The way in which La Escalera has been written about since its occurrence is wrought with controversy. Many understood it as a massive conspiracy by the Cuban government to justify the repression inflicted upon people of color at the time, with no actual slave resistance efforts taking place.[26] This served to erase any knowledge of slave movement for freedom.[27] However, part of La Escalera and the ensuing repression's significance came from their inspiring new rebellious groups to form throughout the century in Cuba.[28]

Methodological difficulties[edit]

A majority of the information gleaned about La Escalera and Carlota's role in inciting slave rebellion come from slave testimonies and other archival records. Historians have pointed out the issue in utilizing certain information found in the archive, particularly slave testimonies, as fact. Historian Aisha Finch points out the irony in trying to understand the experiences of enslaved people who suffered immense oppression and violence through the writings and records of those people who inflicted said violence.[29] Usually, slave testimonies were taken during times of intense repression, under hierarchical (if not violent) power relations between colonial officials and slaves.[8] Slaves frequently deployed strategic answers for survival, which then had to be taken down by a mediator with undoubtedly different goals and biases than the person whose testimony was being written.[8] Finch refers to documents created by white officials at the time as “fictitious” due to their deeply biased and violent nature.[29] However, authors and historians have worked to read archival documents critically to understand a more nuanced perspective of biased material to complete a narrative of slave agency and insurrection.[29]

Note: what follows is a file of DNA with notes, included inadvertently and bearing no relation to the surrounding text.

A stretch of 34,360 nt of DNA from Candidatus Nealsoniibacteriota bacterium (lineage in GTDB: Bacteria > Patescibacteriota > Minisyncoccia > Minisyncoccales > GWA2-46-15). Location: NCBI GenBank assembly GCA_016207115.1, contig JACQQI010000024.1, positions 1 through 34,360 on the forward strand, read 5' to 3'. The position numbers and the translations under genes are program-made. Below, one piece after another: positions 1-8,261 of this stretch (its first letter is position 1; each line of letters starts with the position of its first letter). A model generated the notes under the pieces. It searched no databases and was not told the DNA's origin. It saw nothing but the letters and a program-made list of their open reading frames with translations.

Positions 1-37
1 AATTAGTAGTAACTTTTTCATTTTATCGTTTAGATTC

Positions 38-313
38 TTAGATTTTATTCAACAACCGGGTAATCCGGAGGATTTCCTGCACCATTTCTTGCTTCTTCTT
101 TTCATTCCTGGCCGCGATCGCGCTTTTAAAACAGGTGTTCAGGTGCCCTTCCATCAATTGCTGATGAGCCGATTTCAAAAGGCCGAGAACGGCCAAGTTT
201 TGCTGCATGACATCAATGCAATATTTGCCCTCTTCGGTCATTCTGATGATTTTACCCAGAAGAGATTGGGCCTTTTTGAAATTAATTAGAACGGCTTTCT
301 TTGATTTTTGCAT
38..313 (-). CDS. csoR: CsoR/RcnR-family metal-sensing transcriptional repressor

In many scholarly analyses of La Escalera, Carlota is only mentioned briefly or left out entirely. For example, in Cuban historian José Luciano Franco's analysis of the Triunvirato rebellion, Carlota takes a backseat to the male leaders of the revolt.[30] Similarly, in other texts on the rebellion like Ricardo Vazquez's Triunvirato – Historia de un Rincon Azucarero de Cuba and Manuel Barcia’s Seeds of Insurrection, Carlota is barely mentioned.[31][32] While it is impossible to know exactly why Carlota’s impact has only been taken up by a relatively small number of scholars, her absence can serve to reify the traditional view of slave rebellion as a particularly masculine affair. The most common reference to Carlota throughout the literature is Cuba’s intervention in Angola, named after her as Operación Carlota. Additionally, testimonies of women and about women are scant in the archive.[33] Due to Carlota’s sparse mentions and perhaps misrepresentation in the archive, as well as her absence from secondary sources, it is difficult to understand a holistic picture of her life and specific role in La Escalera.

The memory of Carlota[edit]